PITTSBURGH (08/02/2000) - Just days after the British Parliament passed a controversial Internet wiretapping law, the international organization that develops Internet standards is considering a proposal to move a meeting scheduled to be held in London next summer to a new location in protest of the law.
The leadership of the Internet Engineering Task Force will meet Wednesday morning to discuss whether Britain's new Regulation of Investigatory Powers (RIP) law poses an unacceptable privacy risk to their members. The issue also will be considered at an open meeting on Wednesday night, with more than 1,000 IETF members expected to attend.
The U.K.'s RIP law is designed to crack down on Internet criminals and pedophiles. It outlines the steps that law enforcement officials must take to get a warrant to intercept a suspected criminal's e-mail and Web surfing patterns. To enable interception, the British government plans to install black boxes at ISP sites.
The RIP law was passed by the House of Lords on July 19 and the House of Commons on July 26. It is scheduled to become law in November.
British ISPs and IT companies have criticized the RIP law for making it too easy for law enforcement officials to get warrants to intercept Internet communications. Already, a Manchester, England ISP named Poptel is threatening to move some of its services overseas to protect its customers' confidentiality.
Despite the outcry over the RIP law, IETF Chair Fred Baker says the group may need to keep its meeting in London next summer because it is getting too late to change the location. Baker also says that boycotting the U.K. sets a precedent that would force the group to meet only in countries that adequately safeguard Internet privacy and prohibit Internet wiretapping such as Sweden and Norway.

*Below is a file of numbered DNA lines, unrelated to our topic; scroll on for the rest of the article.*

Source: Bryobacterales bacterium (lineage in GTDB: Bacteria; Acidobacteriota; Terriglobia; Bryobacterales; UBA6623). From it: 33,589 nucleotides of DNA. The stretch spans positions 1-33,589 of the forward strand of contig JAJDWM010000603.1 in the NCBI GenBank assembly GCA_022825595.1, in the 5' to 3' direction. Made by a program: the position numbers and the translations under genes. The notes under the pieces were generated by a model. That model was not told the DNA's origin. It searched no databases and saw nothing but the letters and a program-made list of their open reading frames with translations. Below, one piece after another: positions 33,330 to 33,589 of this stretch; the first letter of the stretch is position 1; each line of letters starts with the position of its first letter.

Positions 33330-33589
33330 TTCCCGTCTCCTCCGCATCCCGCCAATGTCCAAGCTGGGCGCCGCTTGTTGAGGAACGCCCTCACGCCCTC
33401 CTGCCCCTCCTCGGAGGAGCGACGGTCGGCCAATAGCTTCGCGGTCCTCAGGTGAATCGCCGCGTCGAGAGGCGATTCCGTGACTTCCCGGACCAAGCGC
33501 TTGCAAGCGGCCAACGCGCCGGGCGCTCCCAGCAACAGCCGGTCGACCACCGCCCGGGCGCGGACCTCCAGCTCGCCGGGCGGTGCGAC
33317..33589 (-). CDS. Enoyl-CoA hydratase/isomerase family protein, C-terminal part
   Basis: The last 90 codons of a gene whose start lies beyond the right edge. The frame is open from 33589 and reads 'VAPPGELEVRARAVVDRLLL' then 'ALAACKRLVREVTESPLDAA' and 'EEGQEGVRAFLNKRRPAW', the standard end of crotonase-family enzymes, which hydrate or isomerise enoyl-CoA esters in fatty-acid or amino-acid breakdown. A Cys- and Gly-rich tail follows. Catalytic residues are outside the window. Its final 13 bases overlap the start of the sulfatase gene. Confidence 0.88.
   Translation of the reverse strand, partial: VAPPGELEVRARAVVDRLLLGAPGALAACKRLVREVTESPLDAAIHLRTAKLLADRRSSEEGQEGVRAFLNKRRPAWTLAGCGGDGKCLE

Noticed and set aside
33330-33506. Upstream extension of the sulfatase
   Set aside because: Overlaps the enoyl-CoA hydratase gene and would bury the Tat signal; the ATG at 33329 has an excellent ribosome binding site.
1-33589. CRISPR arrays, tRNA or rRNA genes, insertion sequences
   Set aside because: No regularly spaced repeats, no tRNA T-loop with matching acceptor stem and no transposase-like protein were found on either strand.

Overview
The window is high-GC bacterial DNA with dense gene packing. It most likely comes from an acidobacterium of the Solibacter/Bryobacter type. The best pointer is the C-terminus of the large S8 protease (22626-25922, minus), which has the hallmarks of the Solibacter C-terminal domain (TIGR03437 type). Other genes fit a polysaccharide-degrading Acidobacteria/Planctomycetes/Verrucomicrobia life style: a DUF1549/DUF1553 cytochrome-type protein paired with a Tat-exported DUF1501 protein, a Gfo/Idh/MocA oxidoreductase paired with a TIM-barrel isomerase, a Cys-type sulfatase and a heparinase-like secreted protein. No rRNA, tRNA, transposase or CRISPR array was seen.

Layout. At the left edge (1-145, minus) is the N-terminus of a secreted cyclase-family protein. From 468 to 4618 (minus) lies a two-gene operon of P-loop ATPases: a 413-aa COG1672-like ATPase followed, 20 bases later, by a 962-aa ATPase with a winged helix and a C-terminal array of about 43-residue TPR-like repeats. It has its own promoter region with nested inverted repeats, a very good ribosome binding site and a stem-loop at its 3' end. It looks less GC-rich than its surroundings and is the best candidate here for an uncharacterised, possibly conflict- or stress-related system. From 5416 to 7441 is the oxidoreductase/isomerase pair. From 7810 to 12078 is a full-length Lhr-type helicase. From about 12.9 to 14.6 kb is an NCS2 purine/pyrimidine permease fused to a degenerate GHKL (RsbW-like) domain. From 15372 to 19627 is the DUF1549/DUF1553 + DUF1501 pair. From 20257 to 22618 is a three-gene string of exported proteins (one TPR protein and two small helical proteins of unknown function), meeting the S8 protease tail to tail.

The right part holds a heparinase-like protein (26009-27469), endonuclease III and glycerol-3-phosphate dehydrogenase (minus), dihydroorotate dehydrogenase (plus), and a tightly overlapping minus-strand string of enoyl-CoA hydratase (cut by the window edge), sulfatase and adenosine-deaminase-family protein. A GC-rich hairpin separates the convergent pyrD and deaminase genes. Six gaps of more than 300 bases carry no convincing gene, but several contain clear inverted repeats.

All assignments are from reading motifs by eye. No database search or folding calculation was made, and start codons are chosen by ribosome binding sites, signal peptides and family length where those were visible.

Nonetheless, IETF leaders plan to contact the British government to discuss the RIP law and to offer advice to their members about the steps they can take to safeguard their privacy while visiting London. Specifically, the IETF wants to find out whether members should expect search and seizure of their laptops in Heathrow Airport and interception of their e-mail during the weeklong meeting.
The flap over Britain's RIP law comes less than a year after the IETF held a lengthy debate over whether it should build a wiretapping capability into protocols that support voice communications over the Internet. IETF members eventually voted down that proposal.
The IETF is hosting one of three annual meetings in Pittsburgh this week.
A description of the RIP law is at